The written inscription reads:

Florella Burney Born june the 19: 1758: In The Parish off St Anns SoHo. not Baptize’d, pray Let partiuclare Care be Taken’en off this Child, As it will be call’d for Again; …’

I find it fascinating to think that this might be the type of fabric worn by Harriet Smith’s unknown mother, or by the poor of Highbury who are visited by Emma,or even Hannah, the servant at Randalls who could shut doors with exquisite quietness…I have been very kindly invited to the opening of the exhibition on Wednesday but sadly cannot attend due to other commitments, but I promise to give a full report of the visit I am going to make to it  later in October.

Yesterday, I had great fun at  Kelmarsh Hall’s second annual Country House Book Day.

Kelmarsh Hall, in Northamptonshire,  is a beautiful, small Georgian house,designed by Gibbs and Smith of Warwick, and has much in common stylistically and in size with its near neighbour Cottesbrooke Hall.

It is surrounded by parkland

a lake

the parish church

intimate gardens

and a walled kitchen garden in the process of being restored.

In addition to the fine surroundings yesterdays Book Day provided entertainment about houses and gardens with lectures being given by  leading garden writers and historians  to small but rapt audiences.

Amid these beautiful and fitting surroundings I went to listen to Amanda Vickery give her talk Out of the Closet: Love Power and Houses in the Eighteenth Century. It was as ever a virtuoso performance from Professor Vickery, author of the very interesting and rightly lauded book, BehindClosed Doors, and The Gentleman’s Daughter. She gave a talk full of riveting information and good humour. She told us about the universal need for a home,and what this need says  about us and about those who lived in the past ; how difficult it is to write about the home of the poor or even the middling sort for unlike the homes of the elite, few homes or artefacts from these classes survive into the 21st century; how responsibility for the different areas of a home were delegated between the sexes and how lack of a home was considered degrading for both spinsters and bachelors, those poor unmarried souls who had failed to achieve that most desirable  consumer object-a home of one’s own. She also discussed the concept of taste as defined in the 18th century and how this was viewed by the differing classes, ranging from the elite to the shopkeepers who supplied consumer goods to all classes. In all it was a marvellous bravura performance, totally enjoyable and very informative. If only all history lecturers were like this as my teenage daughter wistfully remarked  at the conclusion to Professor Vickery’s talk. Ah yes…if only….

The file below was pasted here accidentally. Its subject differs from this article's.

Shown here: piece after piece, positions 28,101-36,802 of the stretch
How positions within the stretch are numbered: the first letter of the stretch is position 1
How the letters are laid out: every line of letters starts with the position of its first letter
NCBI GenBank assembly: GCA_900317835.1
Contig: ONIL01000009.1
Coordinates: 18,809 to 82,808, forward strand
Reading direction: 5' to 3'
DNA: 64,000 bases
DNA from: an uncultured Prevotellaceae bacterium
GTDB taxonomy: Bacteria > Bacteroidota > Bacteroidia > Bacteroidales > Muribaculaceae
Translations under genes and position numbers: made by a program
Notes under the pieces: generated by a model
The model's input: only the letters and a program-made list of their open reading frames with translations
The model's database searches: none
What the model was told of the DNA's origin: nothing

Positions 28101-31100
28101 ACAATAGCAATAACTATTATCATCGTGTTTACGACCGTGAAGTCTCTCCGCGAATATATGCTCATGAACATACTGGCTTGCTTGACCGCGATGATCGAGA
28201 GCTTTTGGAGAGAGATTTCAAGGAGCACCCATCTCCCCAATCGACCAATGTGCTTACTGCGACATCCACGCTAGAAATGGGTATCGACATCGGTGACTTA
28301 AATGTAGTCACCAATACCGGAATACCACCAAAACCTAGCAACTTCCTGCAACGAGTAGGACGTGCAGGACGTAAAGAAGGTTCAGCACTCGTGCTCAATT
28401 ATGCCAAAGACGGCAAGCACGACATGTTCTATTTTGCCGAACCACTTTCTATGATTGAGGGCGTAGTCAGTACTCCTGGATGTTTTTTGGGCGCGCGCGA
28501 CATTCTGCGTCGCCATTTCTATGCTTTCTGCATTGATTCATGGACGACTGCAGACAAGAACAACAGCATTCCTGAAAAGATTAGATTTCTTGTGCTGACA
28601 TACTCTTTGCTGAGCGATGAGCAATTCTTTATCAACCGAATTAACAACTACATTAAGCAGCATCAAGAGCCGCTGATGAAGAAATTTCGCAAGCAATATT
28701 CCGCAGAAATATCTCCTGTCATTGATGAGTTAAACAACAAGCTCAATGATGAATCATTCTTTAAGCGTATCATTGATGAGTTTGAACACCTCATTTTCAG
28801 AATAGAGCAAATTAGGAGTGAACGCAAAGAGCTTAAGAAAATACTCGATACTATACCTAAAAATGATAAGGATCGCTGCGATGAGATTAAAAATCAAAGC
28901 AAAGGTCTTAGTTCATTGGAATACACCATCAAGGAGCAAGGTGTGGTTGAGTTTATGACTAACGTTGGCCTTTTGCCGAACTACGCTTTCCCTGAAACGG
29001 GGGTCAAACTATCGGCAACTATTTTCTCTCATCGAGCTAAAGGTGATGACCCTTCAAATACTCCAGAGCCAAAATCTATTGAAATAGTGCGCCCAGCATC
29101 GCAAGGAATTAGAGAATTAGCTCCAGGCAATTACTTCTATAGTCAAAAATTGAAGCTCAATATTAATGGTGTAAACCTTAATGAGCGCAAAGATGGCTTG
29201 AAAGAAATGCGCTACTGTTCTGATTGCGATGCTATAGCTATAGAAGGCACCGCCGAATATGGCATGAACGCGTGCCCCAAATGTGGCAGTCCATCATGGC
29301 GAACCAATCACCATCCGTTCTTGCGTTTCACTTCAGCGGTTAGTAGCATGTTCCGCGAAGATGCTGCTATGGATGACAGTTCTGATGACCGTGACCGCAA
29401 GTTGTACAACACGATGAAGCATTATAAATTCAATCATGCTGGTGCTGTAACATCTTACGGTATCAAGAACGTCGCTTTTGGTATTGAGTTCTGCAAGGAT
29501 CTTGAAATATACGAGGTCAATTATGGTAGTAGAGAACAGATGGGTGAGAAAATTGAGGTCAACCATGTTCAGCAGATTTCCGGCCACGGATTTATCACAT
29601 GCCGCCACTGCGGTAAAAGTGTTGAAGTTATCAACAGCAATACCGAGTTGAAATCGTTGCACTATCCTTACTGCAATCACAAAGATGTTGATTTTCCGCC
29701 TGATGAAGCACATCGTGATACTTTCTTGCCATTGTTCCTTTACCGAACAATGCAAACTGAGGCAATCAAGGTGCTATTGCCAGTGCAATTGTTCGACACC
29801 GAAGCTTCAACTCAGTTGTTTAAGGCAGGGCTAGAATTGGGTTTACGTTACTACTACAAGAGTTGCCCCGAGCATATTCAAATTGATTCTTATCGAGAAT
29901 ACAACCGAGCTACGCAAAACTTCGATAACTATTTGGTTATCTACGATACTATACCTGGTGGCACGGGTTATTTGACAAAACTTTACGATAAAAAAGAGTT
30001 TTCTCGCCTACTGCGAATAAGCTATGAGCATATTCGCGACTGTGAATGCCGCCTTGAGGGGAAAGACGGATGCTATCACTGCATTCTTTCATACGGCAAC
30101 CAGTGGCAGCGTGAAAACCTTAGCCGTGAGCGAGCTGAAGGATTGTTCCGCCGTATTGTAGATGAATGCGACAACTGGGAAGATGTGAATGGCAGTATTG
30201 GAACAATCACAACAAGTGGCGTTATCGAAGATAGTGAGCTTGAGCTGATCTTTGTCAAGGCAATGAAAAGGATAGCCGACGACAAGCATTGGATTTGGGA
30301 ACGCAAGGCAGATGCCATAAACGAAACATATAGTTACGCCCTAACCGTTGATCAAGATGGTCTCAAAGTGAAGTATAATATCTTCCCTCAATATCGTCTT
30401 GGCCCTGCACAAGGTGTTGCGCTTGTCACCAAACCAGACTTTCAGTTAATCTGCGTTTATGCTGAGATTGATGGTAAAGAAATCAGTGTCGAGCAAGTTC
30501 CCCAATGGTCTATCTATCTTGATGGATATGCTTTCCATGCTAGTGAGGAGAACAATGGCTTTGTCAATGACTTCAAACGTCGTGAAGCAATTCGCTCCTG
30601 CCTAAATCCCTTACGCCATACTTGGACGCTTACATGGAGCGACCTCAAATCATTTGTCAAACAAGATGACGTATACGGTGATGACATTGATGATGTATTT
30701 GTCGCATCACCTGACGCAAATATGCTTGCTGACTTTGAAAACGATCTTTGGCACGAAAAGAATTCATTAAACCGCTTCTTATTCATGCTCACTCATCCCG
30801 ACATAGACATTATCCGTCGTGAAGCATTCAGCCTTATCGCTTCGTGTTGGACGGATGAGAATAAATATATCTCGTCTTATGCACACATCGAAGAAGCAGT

If you go here you can downlad a podcast of a similar lecture Professor Vickery gave, the 2008 HarperCollins History lecture: I don’t think you need ITunes in order to play it, so I do hope many of you who cannot physically get to hear Professor Vickery talk will do this as it will give you a very good idea of her good humoured and intensely interesting style.

After the lecture I had the opportunity to take tea with Professor Vickery and amongst  other matters of important Austen-related gossip, she told me that she had been commissioned by the BBC to make a three-part television series based on Behind Closed Doors .I won’t give away details here but you can be assured that when  more information is available I will pass it on.

In all it was a wonderful day (and the English summer weather was kind for once!) and I am glad for this opportunity to share it with you.